Import tariffs push up the cost to importers and raise the price of their goods in local markets. This subsequently favors domestic suppliers.

Protectionism by countries
Which country imposes more protectionist measures than any other? Most people would point to perhaps Japan or China. According to a report from Credit Suisse, it is the United States.

Preferential Government Spending

All government departments may have orders to purchase goods and services only from domestic suppliers.

Quotas

The quota’s aim is to reduce the total number of imports or their monetary value by imposing a limit.

Political Campaigns

The government could finance a propaganda program to try to persuade consumers to buy domestic goods and services.

However, unless domestic companies produce excellent quality goods, this measure does not usually work.

Administrative Barriers

The protectionist country can drown the importer in an ocean of red tape, rules, and regulations.

Anti-dumping regulations

The importer may accuse the foreign supplier of dumping. Dumping means exporting something at cost or below cost prices. Dumping is a strategy to destroy competitors abroad or gain market share internationally. It may also be a strategy to protect jobs.

Exchange Rate Controls

The government or its central bank may artificially reduce the value of its currency. Subsequently, exports become cheaper and imports more expensive.

This policy only works over the short-term, because a cheaper currency usually precedes higher inflation.

Export subsidies

The government gives money to exporters to reduce the price of exports.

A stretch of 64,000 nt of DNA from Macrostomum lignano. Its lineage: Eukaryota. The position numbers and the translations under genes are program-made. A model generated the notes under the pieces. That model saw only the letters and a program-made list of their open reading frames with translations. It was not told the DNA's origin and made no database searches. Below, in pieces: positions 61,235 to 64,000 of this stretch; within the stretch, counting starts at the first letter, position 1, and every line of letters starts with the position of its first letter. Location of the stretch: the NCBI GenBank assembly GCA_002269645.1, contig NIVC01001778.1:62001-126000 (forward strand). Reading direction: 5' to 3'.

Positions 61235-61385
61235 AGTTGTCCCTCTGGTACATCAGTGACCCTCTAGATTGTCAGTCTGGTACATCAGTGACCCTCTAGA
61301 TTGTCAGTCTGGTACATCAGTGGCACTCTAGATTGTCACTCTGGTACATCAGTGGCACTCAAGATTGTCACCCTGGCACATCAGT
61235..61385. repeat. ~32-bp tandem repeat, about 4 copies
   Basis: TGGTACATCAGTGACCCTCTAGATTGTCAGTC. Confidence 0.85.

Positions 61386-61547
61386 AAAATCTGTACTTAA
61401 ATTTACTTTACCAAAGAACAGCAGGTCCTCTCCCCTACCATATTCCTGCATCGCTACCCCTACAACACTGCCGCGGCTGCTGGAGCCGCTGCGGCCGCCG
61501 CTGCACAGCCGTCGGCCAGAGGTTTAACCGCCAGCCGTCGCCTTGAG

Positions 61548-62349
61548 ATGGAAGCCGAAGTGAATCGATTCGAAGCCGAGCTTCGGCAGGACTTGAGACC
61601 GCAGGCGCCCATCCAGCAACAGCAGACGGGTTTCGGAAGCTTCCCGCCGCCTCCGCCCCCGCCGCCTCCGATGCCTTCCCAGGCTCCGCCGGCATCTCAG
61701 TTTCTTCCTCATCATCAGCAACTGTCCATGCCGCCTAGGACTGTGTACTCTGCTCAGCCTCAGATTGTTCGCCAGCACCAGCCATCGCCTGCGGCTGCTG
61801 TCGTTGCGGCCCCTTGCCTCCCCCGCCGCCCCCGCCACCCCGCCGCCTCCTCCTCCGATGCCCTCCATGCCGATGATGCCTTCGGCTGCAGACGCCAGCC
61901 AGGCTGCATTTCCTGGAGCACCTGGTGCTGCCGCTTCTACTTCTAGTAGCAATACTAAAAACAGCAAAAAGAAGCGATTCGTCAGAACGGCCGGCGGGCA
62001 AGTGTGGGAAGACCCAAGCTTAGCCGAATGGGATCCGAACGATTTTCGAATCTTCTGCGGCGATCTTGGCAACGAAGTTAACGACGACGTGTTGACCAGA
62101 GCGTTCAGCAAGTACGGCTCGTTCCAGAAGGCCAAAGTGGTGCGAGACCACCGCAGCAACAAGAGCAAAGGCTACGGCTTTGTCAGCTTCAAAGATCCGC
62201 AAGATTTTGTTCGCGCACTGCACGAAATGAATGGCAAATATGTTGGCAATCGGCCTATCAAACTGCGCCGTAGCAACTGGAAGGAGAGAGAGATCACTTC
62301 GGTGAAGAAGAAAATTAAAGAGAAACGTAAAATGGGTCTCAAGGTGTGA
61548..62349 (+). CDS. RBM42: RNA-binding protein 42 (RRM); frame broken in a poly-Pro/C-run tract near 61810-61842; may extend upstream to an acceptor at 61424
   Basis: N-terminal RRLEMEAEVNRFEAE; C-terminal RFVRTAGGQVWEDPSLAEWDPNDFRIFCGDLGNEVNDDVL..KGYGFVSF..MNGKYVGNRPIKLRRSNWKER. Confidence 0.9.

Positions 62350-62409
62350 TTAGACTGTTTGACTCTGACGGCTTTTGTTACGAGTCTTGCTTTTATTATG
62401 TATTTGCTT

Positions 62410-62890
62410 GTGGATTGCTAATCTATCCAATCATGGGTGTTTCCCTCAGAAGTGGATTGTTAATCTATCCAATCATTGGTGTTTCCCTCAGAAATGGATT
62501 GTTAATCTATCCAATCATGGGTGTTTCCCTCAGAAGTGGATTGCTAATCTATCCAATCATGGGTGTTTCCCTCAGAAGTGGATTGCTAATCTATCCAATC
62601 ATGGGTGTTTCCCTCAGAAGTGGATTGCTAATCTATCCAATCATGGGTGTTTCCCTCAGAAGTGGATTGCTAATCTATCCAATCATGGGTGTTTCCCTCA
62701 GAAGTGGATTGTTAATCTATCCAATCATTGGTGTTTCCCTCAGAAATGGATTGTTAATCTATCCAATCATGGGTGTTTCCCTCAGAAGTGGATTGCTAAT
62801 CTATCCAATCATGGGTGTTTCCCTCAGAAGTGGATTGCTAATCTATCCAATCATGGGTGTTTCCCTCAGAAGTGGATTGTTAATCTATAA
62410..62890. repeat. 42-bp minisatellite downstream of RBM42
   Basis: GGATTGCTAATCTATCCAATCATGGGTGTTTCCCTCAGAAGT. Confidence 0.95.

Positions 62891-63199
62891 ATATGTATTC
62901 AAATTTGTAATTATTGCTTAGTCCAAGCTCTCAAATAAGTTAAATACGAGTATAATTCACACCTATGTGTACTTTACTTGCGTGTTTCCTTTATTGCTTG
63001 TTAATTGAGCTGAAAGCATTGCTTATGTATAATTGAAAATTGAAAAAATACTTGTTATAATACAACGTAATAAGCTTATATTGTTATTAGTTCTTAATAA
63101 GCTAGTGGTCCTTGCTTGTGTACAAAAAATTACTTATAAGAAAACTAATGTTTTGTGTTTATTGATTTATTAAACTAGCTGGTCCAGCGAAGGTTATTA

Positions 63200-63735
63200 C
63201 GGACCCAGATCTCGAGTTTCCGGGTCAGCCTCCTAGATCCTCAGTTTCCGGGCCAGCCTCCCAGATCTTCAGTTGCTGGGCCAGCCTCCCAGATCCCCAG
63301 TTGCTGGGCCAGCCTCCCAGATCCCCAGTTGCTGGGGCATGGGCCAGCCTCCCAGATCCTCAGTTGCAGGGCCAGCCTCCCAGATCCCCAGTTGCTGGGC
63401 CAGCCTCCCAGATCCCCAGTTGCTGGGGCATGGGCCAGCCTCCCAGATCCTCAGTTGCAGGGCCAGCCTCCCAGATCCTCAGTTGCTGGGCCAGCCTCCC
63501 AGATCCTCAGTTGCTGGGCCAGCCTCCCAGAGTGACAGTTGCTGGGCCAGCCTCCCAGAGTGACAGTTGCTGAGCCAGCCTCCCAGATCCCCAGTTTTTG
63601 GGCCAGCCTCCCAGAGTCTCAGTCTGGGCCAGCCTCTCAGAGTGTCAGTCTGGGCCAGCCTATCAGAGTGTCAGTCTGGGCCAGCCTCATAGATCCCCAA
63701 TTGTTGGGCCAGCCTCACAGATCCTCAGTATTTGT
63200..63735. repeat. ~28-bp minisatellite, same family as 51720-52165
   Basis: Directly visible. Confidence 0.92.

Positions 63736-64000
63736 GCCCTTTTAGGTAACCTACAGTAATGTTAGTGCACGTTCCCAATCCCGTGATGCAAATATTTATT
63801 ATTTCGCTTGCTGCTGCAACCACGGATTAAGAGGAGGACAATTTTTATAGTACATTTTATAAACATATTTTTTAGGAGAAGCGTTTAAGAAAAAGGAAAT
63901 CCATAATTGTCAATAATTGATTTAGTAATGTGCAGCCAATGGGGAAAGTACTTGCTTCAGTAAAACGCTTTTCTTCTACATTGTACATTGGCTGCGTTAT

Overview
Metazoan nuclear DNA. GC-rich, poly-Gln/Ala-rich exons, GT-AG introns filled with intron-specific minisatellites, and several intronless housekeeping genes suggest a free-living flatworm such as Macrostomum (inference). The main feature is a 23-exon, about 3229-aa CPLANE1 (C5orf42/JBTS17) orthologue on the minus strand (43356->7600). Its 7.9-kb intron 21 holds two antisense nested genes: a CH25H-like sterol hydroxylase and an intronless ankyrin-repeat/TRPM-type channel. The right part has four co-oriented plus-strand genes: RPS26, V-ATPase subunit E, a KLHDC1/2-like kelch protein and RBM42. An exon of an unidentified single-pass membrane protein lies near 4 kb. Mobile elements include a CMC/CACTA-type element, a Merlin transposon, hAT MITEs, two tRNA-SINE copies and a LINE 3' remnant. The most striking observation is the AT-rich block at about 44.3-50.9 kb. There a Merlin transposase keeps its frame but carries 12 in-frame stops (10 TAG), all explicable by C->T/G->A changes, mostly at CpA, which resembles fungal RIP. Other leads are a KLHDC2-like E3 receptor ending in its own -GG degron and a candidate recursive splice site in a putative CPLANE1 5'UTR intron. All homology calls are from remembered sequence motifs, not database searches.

Direct Subsidies

The government gives money to the domestic suppliers. Specifically, the government targets domestic suppliers that are struggling in the global market.

Arguments against protectionismThe vast majority of economists say that protectionism, over the long term, is bad for the country that imposes it. It is also bad for that country’s people.

Protectionism in the United States

The United States appears to be closing a 2-centuries-old circle which started with the Tariff of 1816 and ended in 1945. It now appears to be starting again with President Trump. From 1816 to the end of World War II (1945), America had a de facto protectionist policy.

In 1945, when World War II wiped out its major competitors, the US opened up to a free trade policy.

Since becoming President, Donald Trump appears to be raising that protectionist wall again.

Protectionism - prosUS Presidents Theodore Roosevelt (1858-1919), William McKinley (1843-1901) and Abraham Lincoln (1809-1865) were strong advocates of protectionism. So was George Washington (1732-1799).